I’ve seen a lot of horror movies over the years, and the lesson I’ve learned is that if your kids or your spouse tell you there’s an evil spirit haunting the house, believe it. Under the Shadow is yet another example of that principle in action.
Shideh is a mother in the war-torn Tehran of the 1980s. Not only are the Iraqis threatening to destroy the city with Scud missiles, the Revolutionary Guard is everywhere, enforcing the strictest version of Islam imaginable. That fact has cost Shideh her chance at becoming a doctor, and when her husband is drafted to the front lines of the ongoing war, she is left broken-hearted and alone to protect their daughter. Every night, the threat of death by missile strike hangs in the air. When supernatural beings begin to threaten her sanity and her daughter’s safety, Shideh reaches her breaking point.
The best horror tells a story beyond the surface scares, and there’s no other genre more readily suited to addressing society’s problems and injustices. Iran, a modern state ruled by unpopular religious zealots, presents a deep well from which to draw. One of the best horror movies in recent memory, A Girl Walks Home Alone at Night, takes place in the same setting.
But while Iran adds color to that unique vampire flick, it is a very real character in Under the Shadow. The tension is palpable from the first moment, and you can feel the stress and strain as Shideh sees her dreams vanish because of her political opposition to the revolution, as her husband is forced to leave her to go to the front, as her daughter begins to see things in the night. The scariest scenes in this movie are not supernatural; they are scenes of war engulfing a city already under the thumb of tyrants.
Under the Shadow is, in some ways, a fairly standard haunting flick. It’s the setting that elevates it and makes the film well worth watching for anyone who likes their horror with depth.
Watched a neat little horror movie on Netflix recently called Pontypool. The movie tells the story of the eponymous town of Pontypool and a bizarre virus that is spreading through the community, causing widespread chaos and rioting. But this is not your typical zombie (infected) flick. The vast majority of the story is told from a small, isolated radio station where the station’s manager, production assistant, and star D.J. are hold up, describing to the listeners what they are hearing from reporters in the field. Adding to the interesting take (spoilers ahead), the virus is transmitted by words rather than microbes, a nice twist on the notion that words can induce action in the people who hear them. Good movie. I recommend it.
Bonus: The first lines may be the best part of the movie. I reproduce them here.
Grant Mazzy: Mrs. French’s cat is missing. The signs are posted all over town. “Have you seen Honey?” We’ve all seen the posters, but nobody has seen Honey the cat. Nobody. Until last Thursday morning, when Miss Colette Piscine swerved her car to miss Honey the cat as she drove across a bridge. Well this bridge, now slightly damaged, is a bit of a local treasure and even has its own fancy name; Pont de Flaque. Now Collette, that sounds like Culotte. That’s Panty in French. And Piscine means Pool. Panty pool. Flaque also means pool in French, so Colete Piscine, in French Panty Pool, drives over the Pont de Flaque, the Pont de Pool if you will, to avoid hitting Mrs. French’s cat that has been missing in Pontypool. Pontypool. Pontypool. Panty pool. Pont de Flaque. What does it mean? Well, Norman Mailer, he had an interesting theory that he used to explain the strange coincidences in the aftermath of the JFK assasination. In the wake of huge events, after them and before them, physical details they spasm for a moment; they sort of unlock and when they come back into focus they suddenly coincide in a weird way. Street names and birthdates and middle names, all kind of superfluous things appear related to each other. It’s a ripple effect. So, what does it mean? Well… it means something’s going to happen. Something big. But then, something’s always about to happen.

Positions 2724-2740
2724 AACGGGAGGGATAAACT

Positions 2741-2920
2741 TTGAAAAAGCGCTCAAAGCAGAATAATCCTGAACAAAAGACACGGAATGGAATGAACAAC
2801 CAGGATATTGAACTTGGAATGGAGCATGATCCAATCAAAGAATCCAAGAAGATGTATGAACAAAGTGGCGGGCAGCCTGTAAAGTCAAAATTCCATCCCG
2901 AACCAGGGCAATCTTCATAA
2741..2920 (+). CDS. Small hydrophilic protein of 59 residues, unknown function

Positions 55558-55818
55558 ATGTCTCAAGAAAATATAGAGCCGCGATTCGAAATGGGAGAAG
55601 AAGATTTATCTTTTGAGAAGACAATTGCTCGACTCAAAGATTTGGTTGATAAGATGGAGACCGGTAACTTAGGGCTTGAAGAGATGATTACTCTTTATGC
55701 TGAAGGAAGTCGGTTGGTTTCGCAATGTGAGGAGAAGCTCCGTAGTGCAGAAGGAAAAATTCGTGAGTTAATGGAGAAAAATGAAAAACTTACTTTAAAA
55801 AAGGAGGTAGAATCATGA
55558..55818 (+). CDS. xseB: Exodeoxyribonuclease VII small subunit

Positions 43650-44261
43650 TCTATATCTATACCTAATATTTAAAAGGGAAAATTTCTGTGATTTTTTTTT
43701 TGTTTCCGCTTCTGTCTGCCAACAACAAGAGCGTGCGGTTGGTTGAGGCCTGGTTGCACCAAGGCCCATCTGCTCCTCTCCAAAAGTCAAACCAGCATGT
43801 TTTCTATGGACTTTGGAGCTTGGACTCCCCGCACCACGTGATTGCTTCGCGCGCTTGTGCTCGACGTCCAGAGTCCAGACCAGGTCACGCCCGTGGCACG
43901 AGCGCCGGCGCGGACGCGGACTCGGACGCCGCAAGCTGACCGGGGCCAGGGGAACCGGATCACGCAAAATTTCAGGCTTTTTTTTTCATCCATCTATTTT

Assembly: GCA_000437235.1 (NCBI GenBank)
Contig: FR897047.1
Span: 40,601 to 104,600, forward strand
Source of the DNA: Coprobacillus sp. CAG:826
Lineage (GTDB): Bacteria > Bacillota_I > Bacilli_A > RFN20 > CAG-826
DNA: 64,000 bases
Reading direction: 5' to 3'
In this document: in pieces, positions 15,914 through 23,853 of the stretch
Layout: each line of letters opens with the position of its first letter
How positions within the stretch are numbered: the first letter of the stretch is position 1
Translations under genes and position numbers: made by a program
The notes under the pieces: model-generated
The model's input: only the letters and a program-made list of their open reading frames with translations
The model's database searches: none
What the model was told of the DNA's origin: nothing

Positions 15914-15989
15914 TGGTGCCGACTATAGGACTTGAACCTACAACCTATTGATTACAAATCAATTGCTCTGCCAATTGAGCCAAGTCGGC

It’s that time of year! I’ve been reading lots of fantastic horror this year and I’ve already made many recommendations for the Horror Writers Association’s Bram Stoker Award. (It’s a perk of the job, getting all these free books). Here are the books I have recommended so far, though I’m considering a whole lot more (Benjamin Kane Ethridge’s Bottled Abyss, of which I am half through, is almost certainly going to get one, as is Dark Tales of Lost Civilizations, a fantastic anthology). It goes without saying that I would recommend these books to anyone who likes horror, without reservation. In no particular order…
- He Waits by J.G. Faherty in Best Long Fiction
- When We Join Jesus In Hell by Lee Thompson in Best Long Fiction
- The Croning by Laird Barron in Best (first) Novel. (I voted for this one for Best First Novel, cause I am pretty sure that it is a first novel. Looks like the votes are being tabulated in Best Novel, which is fine.)
- The Donors by Jeff Wilson in Best Novel
- Cemetery Club by J.G. Faherty in Best Novel
- Devil of Echo Lake by Douglas Wynne in Best First Novel
- Twice Shy by Patrick Freivald in Best First Novel
- Cold Spot by J.G. Faherty in Best Long Fiction
I’m also a part of the Long Fiction Jury this year, and let me tell you, narrowing the many selections we have received to five worthy contenders has been very difficult. Hope you guy check out some of these books. They really are that good.